Morocco, the land of contrasts
Everyone who knows me knows i love travelling. In December, around the holidays, i decided to take a few weeks off work and visit Morocco. I travelled through many diferrent cities so i had a chance to get a glimpse of almost all the main atractions of this beautiful country.
I was taken by the beautiful colors, the countless number of different landscapes, the beautiful nature, the vibe of everyday life in the cities and of course kindness of local people.
I combined my love of travelling and my love for surfing and for the first week I stayed in Agadir, a coastal city of Morocco renowned for some of the most amazing surf beaches in the world and its colorful small fishing villages.
The next stop was Marrakesh, one of the largest cities in Morocco. Like many Moroccan cities, Marrakesh comprises an old fortified city, also know as the Medina, packed with vendors and their stalls as well as small boutiques hotels know as Riads. Walking through the Marrakesh Medina was so inspiring for me as I discovered the beauty of the products created by skilled artisans and the craftsmanship of workers in manufacturing beautiful decorative lanterns, jewelery, house furniture, fabrics, and so much more, all made by hand.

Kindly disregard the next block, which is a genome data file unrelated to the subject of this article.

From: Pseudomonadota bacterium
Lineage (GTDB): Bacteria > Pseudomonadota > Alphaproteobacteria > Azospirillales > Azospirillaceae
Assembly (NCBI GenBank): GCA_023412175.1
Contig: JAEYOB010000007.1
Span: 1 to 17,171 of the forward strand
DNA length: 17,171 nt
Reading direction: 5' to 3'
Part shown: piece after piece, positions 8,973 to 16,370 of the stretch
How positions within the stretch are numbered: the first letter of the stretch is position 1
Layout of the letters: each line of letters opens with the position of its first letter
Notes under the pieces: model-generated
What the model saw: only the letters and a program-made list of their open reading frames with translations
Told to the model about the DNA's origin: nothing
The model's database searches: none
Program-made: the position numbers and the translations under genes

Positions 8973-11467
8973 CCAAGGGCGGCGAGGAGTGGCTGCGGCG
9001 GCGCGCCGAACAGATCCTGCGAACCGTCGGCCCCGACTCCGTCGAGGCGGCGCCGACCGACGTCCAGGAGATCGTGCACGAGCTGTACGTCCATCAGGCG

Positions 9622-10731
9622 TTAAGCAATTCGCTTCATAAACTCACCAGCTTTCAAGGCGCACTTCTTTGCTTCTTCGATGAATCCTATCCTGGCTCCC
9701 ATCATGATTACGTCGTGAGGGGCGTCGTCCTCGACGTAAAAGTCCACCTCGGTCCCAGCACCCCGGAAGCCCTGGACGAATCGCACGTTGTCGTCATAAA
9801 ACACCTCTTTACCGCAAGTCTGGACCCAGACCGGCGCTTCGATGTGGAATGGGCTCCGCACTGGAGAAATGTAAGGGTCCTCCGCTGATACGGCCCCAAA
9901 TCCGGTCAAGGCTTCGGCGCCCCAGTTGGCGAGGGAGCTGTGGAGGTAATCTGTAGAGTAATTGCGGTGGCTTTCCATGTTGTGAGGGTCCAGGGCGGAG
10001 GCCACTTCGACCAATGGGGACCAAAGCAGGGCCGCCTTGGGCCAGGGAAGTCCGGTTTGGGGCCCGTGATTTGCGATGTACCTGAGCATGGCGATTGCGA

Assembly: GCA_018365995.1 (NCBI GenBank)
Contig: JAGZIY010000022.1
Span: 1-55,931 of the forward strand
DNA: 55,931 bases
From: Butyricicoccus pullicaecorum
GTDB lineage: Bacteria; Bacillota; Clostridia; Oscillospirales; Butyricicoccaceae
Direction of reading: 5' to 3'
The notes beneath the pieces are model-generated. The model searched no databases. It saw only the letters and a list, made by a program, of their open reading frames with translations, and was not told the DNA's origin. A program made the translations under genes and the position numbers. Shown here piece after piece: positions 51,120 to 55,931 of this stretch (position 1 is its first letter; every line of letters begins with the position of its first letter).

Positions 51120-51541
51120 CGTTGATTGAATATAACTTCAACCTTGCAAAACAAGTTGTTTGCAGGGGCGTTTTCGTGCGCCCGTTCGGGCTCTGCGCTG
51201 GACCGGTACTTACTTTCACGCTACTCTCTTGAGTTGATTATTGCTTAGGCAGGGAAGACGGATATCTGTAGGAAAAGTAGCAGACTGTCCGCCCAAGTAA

Even more inspiring was the architecture of the city and the attention to detail found in the simplest elements like floor tiles, staircases and fountains and of course the food!
After 3 days in Marrakesh I departed on a 3 day road trip through the Atlas Mountains, Ait Ben Haddou, Ouarzazate and spent new years even on a tent in the middle of the majestic Sahara. Despite the fact that I have been to a dessert before, there are no words to explain the beauty of the Sahara Dessert so I will let the photos speak for themselves. Needless to say the experience of welcoming the New Year in a berber tent around a camp fire under the bright stars with the sound of drums was one the best in my life!
The final stop was another beautiful medina, that of Fès el-Bali (Old Fez). This medina was surprisingly different. A real awakening of the senses, a warren of narrow lanes and covered bazaars fit to bursting with aromatic food stands, spices, craft workshops, mosques and an endless parade of people. Men wearing the traditional jalaba and Fes hats, driving the donkeys and mules that remain the main form of transport in the city, while the ancient skyline is punctuated with minarets.
The most iconic sights of this city is the Chaouwara leather tanneries. Fez’s tanneries are composed of numerous stone vessels filled with a vast range of dyes and various liquids spread out like a tray of watercolors. Dozens of men, many standing waist deep in dyes, work under the hot sun without the need for modern machinery to dye leather and the process has barely changed since medieval times, which makes these tanneries absolutely fascinating to visit.
When it comes to the senses of smell, taste, and touch, Morocco provides a feast to indulge in and all these are well engraved in my mind and heart.